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Evanston welcomes 80th City Council

Former+Mayor+Lorraine+Morton+administers+the+oath+of+office+to+Mayor+Steve+Hagerty.+Hagerty+and+other+members+of+the+80th+City+Council+were+sworn+into+office+Monday+evening.
Former Mayor Lorraine Morton administers the oath of office to Mayor Steve Hagerty. Hagerty and other members of the 80th City Council were sworn into office Monday evening.

Former Mayor Lorraine Morton administers the oath of office to Mayor Steve Hagerty. Hagerty and other members of the 80th City Council were sworn into office Monday evening.

Katie Pach/Daily Senior Staffer

Katie Pach/Daily Senior Staffer

Former Mayor Lorraine Morton administers the oath of office to Mayor Steve Hagerty. Hagerty and other members of the 80th City Council were sworn into office Monday evening.

Kristina Karisch, Assistant City Editor

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The 80th City Council took office Monday evening in the Lorraine H. Morton Civic Center, following the inauguration of a new mayor, three new aldermen and a new city clerk.

New members of council include Mayor Steve Hagerty, City Clerk Devon Reid, Ald. Robin Rue Simmons (5th), Ald. Tom Suffredin (6th) and Ald. Cicely Fleming (9th).

They join incumbent council members Ald. Judy Fiske (1st), Ald. Peter Braithwaite (2nd), Ald. Melissa Wynne (3rd), Ald. Donald Wilson (4th), Ald. Eleanor Revelle (7th) and Ald. Ann Rainey (8th).

Hagerty made his first mayoral remarks to the council and a crowd of family and friends, praising the high voter turnout and calling for respect and civility. At a time of polarizing politics, Hagerty challenged the new council to set a positive tone for other communities.

“It is a pleasure to preside over the 80th City Council, and it is a true honor to be up here with so many people in this crowd who have put so much into the campaigns,” he said. “Democracy is alive and thriving in Evanston, Illinois, and it’s a great place for us to demonstrate to others what a democracy can do.”

Prior to his inauguration, Hagerty stepped down from his role on the boards of Youth & Opportunity United — an organization that provides after-school care — and First Bank & Trust, a local bank.

Hagerty announced the decision Monday in a statement on Facebook.

“As I transition into this new role I say goodbye today to two amazing local organizations,” Hagerty said in the statement. “I will deeply miss working with both of these organizations but know that together with others we will continue to bring to life the full potential of young people in Evanston and create a vibrant, dynamic local economy.”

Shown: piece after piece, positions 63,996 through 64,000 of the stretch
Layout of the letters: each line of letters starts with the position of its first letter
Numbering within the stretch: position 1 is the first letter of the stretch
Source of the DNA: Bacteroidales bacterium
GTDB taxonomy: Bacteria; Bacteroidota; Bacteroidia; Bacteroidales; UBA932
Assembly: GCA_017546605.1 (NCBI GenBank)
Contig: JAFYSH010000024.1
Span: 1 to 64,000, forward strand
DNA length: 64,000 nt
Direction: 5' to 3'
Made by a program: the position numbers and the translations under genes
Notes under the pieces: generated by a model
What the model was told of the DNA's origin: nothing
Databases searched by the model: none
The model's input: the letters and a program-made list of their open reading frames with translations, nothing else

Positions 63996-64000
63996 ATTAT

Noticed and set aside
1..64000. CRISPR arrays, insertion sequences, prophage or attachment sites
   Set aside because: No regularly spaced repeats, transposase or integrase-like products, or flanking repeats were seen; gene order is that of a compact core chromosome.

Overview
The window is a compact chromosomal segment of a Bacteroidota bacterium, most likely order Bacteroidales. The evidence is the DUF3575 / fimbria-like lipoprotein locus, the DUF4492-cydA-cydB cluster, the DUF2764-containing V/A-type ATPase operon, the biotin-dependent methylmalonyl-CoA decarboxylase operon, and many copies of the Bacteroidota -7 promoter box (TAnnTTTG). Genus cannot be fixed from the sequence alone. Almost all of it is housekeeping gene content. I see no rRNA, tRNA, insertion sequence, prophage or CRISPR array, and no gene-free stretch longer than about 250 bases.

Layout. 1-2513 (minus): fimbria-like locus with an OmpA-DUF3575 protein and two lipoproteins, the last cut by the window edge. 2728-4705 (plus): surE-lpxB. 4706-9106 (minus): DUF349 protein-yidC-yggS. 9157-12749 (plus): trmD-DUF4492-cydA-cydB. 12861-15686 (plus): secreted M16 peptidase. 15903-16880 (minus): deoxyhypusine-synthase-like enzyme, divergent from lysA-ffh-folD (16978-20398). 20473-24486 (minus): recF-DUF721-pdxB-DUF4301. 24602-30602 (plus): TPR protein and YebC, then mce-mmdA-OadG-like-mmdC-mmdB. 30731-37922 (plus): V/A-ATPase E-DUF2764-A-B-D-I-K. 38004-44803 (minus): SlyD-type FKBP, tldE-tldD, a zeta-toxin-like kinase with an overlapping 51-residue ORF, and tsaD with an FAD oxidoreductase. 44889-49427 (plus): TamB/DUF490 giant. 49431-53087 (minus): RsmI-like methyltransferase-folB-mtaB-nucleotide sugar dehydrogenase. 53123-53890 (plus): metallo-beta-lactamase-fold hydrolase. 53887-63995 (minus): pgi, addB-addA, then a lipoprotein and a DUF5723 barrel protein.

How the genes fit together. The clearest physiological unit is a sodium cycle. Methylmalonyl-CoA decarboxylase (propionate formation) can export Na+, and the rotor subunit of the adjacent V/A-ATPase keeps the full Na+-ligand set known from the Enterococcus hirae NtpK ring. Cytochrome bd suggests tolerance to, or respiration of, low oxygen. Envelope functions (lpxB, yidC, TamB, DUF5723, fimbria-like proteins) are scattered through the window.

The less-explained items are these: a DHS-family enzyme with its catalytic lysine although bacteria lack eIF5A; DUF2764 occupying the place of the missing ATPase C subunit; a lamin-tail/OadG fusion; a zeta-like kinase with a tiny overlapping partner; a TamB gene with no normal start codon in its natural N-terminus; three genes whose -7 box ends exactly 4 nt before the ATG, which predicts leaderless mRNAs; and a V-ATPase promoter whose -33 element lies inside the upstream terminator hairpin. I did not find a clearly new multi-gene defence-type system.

A heartfelt goodbye

Prior to the new council’s inauguration, previous officials met for a final time and awarded commendations to those leaving office.

Former Alds. Delores Holmes (5th) and Brian Miller (9th), as well as former city clerk Rodney Greene, were commended for their years of service on the council. Former Ald. Mark Tendam (6th), who did not attend Monday’s meeting, was also commended for his service.

Officials also honored former Mayor Elizabeth Tisdahl, who received praise for her years of service. She began serving as 7th Ward alderman in 2003 and became mayor in 2009. A water filtration building located on 555 Lincoln St. was dedicated in her honor and named the “Elizabeth B. Tisdahl Water Filtration Building.”

Rainey and Wynne presented Tisdahl with a certificate and a gold-plated gavel.

“You’re the kindest, most thoughtful, most hard working — honest, decent, sharing, generous, inclusive, least judgmental — human being I’ve ever met,” Rainey said, holding back tears.

City manager Wally Bobkiewicz presented Tisdahl with a parting gift on behalf of city staff. Typically, Bobkiewicz said, outgoing mayors receive clocks or plaques, but he thought of a different gift for Tisdahl that would incorporate her dedication to water in the city.

He recalled attending a celebration of the 100th anniversary of potable water in Evanston, where officials gave Tisdahl a relic from the water plant. He said she described the gift as the “neatest thing I’ve ever gotten as mayor.”

Bobkiewicz and Dave Stoneback, director of Public Works, presented Tisdahl with a sculpture made from part of a water pump. The sculpture, designed by a local artist, includes a carved hand and words including “diversity” and “sustainability.”

Tisdahl said the sculpture was one of the most “unique and cool” gifts she has ever received. She also thanked the members of the 79th City Council for their years of service.

“I would like to thank the best darn city staff, and have made my life tremendously easier,” Tisdahl said. “You have been a fabulous city staff and council.”

Correction: A previous version of this story misspelled Cicely Fleming’s name. The Daily regrets the error.

Email: [email protected]
Twitter: @kristinakarisch

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